We had a nice dinner, got to know each other, and in general just had a good time.  After they all left I tucked into my sleeping bag on top of the cushions and had a nice night's sleep.  Fukushima is pretty awesome.

My Birthday! A Quarter-Century Strong

I celebrated my quarter-century birthday on January 21st, and I'm officially closer to 50 than to 1. I remember I cried on my 20th birthday because I felt that I was losing my childhood.  I'm surprised I didn't cry on my 25th.  My childhood has long left me: I have the beginnings of wrinkles, I like to go to bed early, and I often ask for household goods around the holidays.  Another reason I didn't cry is because I had a remarkably good birthday, thanks in a large part to my thoughtful boyfriend.

I had to go to training on my birthday, so I brought everyone ice cream.  I enjoy being the center of attention on my birthday, so I reminded everyone to celebrate me.  They complied and sang me "Happy Birthday," and I think they did it willingly.  At any rate, they convinced me they were happy about my birthday, so I was content.

David came to the office to pick me up after work.  He wanted to meet the other trainees, but he also brought me a BIG present.  It was wrapped and beautiful, and David wanted me to open it right away.  It was a humidifier!  I'd been complaining at how dry the air in my house was and how I'd been brainstorming ways to add water to the air.  David remembered all this, so he picked out a really neat pink humidifier with an LED light.  It ends up being a beautiful night light in addition to making the air MUCH easier to breathe.  Thanks, David!

David and I then went to my house to drop off my present before heading to dinner.  David had learned about a Tunisian restaurant just north of town and wanted to take me there.  We rushed back to the train, got on, and about twenty minutes later we noticed that our phone reception was going in and out.  I'd been so happy about my birthday and presents and dinner I didn't pay attention to which train we got on.  Of course it was the wrong one, and we found ourselves on the opposite side of Tokyo!  I was so embarrassed-- after all, I got on the correct train at that station every single day!  That was the first time I had messed up the trains.  The mistake cost us an hour, which was problematic because David had to be home before curfew.  Even so, David was super kind and nice about it.  He kept saying, "It's your birthday, so I won't make fun of you."  Isn't he sweet?

We finally made it to the Tunisian restaurant, and it was everything I'd hoped for and more.  The food was amazing, the decor brought back tons of memories, and I got to use some Arabic with our waitress.  It was absolutely the best place to have my birthday dinner, and I highly recommend it.

03 February 2013

First Month Recap

I've been in Japan now for a month, and I have LOTS to write about.  So much, in fact, that it will take a few posts to catch everyone up.  Actually, I need to make a list:

  • English Teacher Training
  • My Birthday
  • Moving to Fukushima
  • Housing Update
  • First Days of Teaching
  • Japan: One of a Kind

Ok, so I'll start with teacher training.  The company I work for trains it's teachers in a two-week crash course.  Since all teachers are expected to teach 3 year olds through adults, there's a LOT of information to absorb.  

We started with kids training.  The bottom line: BE ENTHUSIASTIC!  If you know me well, you can imagine how I struggled with this, especially since I have roughly ZERO experience with very small children (adorable cousins excluded).  To complicate matters, I also caught what *might* have been the flu... It could also have been any number of other cold/flu-like illnesses.  For two days I had a temperature over 100, my throat killed me, I was congested, and I was extremely tired to boot.  I wore a face mask in public places to try to prevent spreading my illness-- I felt very Japanese in that respect.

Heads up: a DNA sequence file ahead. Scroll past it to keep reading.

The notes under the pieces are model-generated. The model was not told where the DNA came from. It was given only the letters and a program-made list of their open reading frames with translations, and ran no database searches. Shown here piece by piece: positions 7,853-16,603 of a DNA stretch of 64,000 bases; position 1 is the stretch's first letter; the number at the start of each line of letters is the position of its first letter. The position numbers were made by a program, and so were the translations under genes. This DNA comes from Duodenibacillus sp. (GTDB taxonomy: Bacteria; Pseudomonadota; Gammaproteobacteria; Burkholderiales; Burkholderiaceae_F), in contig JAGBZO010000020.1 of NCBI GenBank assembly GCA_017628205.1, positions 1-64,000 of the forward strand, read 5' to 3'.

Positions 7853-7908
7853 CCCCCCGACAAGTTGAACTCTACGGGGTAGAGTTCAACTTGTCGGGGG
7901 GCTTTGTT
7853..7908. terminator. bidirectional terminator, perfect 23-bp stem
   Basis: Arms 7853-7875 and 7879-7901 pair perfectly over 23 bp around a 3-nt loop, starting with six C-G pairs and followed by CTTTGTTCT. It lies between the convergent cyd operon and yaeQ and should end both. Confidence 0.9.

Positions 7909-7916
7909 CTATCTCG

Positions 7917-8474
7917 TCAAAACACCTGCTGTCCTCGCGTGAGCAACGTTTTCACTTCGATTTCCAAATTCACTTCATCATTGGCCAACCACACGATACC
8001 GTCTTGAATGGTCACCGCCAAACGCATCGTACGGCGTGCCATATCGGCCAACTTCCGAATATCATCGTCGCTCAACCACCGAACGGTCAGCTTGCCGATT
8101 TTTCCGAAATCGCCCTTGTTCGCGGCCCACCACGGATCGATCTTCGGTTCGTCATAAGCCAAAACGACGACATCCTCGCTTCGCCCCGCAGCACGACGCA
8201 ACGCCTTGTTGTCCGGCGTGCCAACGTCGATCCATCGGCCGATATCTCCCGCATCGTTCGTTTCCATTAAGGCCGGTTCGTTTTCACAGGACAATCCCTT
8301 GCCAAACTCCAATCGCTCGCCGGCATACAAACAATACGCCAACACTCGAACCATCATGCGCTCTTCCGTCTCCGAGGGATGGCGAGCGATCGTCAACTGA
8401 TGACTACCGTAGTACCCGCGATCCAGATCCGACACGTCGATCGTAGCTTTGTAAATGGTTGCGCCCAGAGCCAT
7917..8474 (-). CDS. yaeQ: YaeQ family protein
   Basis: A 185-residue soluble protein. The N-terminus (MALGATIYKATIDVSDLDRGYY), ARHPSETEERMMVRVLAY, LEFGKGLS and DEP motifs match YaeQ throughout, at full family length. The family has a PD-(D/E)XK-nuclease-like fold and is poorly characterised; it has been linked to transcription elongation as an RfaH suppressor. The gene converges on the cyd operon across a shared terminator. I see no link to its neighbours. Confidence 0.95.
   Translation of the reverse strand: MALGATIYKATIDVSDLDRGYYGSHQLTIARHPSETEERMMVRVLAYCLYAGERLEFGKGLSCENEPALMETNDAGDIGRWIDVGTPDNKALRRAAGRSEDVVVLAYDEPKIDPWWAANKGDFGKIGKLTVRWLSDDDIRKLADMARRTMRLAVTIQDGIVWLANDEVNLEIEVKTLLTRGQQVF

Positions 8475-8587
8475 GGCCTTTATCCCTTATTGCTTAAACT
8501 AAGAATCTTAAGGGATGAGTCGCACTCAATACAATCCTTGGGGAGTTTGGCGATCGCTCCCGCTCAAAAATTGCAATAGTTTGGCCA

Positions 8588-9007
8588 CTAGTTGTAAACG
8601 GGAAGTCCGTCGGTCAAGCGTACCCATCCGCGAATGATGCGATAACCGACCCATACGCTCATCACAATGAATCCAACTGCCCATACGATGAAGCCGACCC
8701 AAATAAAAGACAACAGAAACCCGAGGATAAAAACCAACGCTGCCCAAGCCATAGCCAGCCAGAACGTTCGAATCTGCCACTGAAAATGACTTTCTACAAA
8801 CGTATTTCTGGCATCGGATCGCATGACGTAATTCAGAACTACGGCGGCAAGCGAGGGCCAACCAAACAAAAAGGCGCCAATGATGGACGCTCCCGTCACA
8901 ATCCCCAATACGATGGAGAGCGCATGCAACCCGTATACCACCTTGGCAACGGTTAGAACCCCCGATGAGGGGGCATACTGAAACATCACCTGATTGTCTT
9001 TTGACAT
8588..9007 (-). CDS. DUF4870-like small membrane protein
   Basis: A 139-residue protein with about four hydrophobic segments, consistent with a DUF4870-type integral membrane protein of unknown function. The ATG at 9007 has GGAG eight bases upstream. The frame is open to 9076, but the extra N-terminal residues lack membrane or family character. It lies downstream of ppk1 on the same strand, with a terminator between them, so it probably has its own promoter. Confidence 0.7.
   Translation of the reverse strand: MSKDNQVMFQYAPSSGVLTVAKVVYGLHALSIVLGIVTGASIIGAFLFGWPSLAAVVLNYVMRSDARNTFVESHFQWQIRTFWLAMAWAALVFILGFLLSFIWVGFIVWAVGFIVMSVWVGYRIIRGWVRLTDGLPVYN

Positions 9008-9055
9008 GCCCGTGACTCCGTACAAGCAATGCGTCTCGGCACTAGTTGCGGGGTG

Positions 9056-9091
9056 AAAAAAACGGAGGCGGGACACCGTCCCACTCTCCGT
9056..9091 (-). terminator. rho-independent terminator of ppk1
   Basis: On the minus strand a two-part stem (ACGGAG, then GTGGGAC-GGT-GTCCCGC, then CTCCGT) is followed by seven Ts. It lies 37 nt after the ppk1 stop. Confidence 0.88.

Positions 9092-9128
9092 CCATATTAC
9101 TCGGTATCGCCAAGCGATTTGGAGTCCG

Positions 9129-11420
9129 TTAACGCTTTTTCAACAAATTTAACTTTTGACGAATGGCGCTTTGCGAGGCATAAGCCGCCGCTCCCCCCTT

One of my Japanese roommates, who's been a SAINT in helping me get adjusted to the city, noticed I was coughing at night, so she looked up a recipe for chicken noodle soup because she knew Americans frequently eat the dish when they're ill.  She made me soup from scratch!  It was her first time making it, and it was so delicious.  It was full of wholesome veggies and smooth broth.  I still haven't quite figured out how I might return her kindness. 

I'd been told that Japanese are very shy, and up until becoming ill, I'd noticed that most Japanese would politely ignore me.  I was pleasantly surprised, you can imagine, when several lovely Japanese women expressed concern for my health while I was riding the train one day.  

I'd thought I was feeling a bit better, but after a few minutes on the train to work I realized I was most definitely NOT better.  I was fortunate to find a seat when I first got on the train, so I was torn when I started feeling extremely ill: all I wanted was to get off the train and possibly throw up, but if I got off I'd definitely not have a seat when I got back on, and I wasn't sure I could physically stand up for the rest of my trip.  Eventually, I couldn't take any more, so I got off the train, found a bench, and put my head between my knees.  Thankfully, I didn't throw up, so after I was feeling a bit less nauseous I returned to the train.  

As I'd predicted, there wasn't a seat available, so I leaned against the door.  After a few minutes I couldn't even do that, so I squatted down in a corner and rested my head against the wall.  It wasn't a perfect solution, but it was the best I could do.  Not long after that I felt a soft tap on my shoulder.  

"Daijabu?" a woman asked me.  Are you ok?

"Hai.  Daijabu," I replied.  Yes, I'm ok.

The kind woman wasn't convinced, so she gestured for me to take her seat.  I gratefully accepted, desperately wishing I knew enough Japanese to properly thank her. Then before I knew it, several more caring Japanese women were asking me, Daijabu?  I did my best to respond in Japanese, and I truly hope that I communicated how thankful I was for their concern.  

I had to get off the train once more because I was still feeling ill, and when I got off the women gently helped me up and looked concerned.  I made it to work in time, and my trainers were kind and understood why I wasn't keen to jump up and down or run around for kids training.  Even though being sick isn't my favorite, I was pleasantly surprised at the care and concern that Japanese strangers and friends showed me.

The rest of training was a breeze when I started feeling well again.  I observed two teachers, and one of them is involved in marathon running and cycling.  He told me about some events that I might be interested in.  I feel very comfortable around adults, so adult training felt very natural.  The most complicated thing is just remembering the names of the seemingly endless types of classes we offer.